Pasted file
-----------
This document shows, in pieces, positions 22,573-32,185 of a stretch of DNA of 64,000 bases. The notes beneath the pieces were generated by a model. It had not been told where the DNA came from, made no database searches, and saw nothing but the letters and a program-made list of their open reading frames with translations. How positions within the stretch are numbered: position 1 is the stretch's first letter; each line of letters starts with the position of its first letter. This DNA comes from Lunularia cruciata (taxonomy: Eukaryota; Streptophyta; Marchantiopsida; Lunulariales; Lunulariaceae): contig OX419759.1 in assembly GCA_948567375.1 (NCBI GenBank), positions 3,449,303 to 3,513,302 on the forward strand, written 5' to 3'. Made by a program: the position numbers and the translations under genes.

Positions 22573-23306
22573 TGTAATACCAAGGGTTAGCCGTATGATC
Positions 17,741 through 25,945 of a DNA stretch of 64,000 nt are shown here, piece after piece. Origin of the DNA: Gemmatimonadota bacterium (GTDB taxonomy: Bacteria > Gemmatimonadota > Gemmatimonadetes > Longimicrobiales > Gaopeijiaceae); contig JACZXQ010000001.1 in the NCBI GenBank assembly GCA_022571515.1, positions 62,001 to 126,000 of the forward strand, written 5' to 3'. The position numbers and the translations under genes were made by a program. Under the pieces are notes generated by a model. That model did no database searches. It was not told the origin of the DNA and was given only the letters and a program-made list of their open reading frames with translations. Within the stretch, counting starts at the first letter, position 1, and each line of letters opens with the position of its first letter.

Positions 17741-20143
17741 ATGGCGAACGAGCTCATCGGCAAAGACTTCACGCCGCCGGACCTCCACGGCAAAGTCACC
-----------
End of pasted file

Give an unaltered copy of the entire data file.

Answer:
This document shows, in pieces, positions 22,573-32,185 of a stretch of DNA of 64,000 bases. The notes beneath the pieces were generated by a model. It had not been told where the DNA came from, made no database searches, and saw nothing but the letters and a program-made list of their open reading frames with translations. How positions within the stretch are numbered: position 1 is the stretch's first letter; each line of letters starts with the position of its first letter. This DNA comes from Lunularia cruciata (taxonomy: Eukaryota; Streptophyta; Marchantiopsida; Lunulariales; Lunulariaceae): contig OX419759.1 in assembly GCA_948567375.1 (NCBI GenBank), positions 3,449,303 to 3,513,302 on the forward strand, written 5' to 3'. Made by a program: the position numbers and the translations under genes.

Positions 22573-23306
22573 TGTAATACCAAGGGTTAGCCGTATGATC
Positions 17,741 through 25,945 of a DNA stretch of 64,000 nt are shown here, piece after piece. Origin of the DNA: Gemmatimonadota bacterium (GTDB taxonomy: Bacteria > Gemmatimonadota > Gemmatimonadetes > Longimicrobiales > Gaopeijiaceae); contig JACZXQ010000001.1 in the NCBI GenBank assembly GCA_022571515.1, positions 62,001 to 126,000 of the forward strand, written 5' to 3'. The position numbers and the translations under genes were made by a program. Under the pieces are notes generated by a model. That model did no database searches. It was not told the origin of the DNA and was given only the letters and a program-made list of their open reading frames with translations. Within the stretch, counting starts at the first letter, position 1, and each line of letters opens with the position of its first letter.

Positions 17741-20143
17741 ATGGCGAACGAGCTCATCGGCAAAGACTTCACGCCGCCGGACCTCCACGGCAAAGTCACC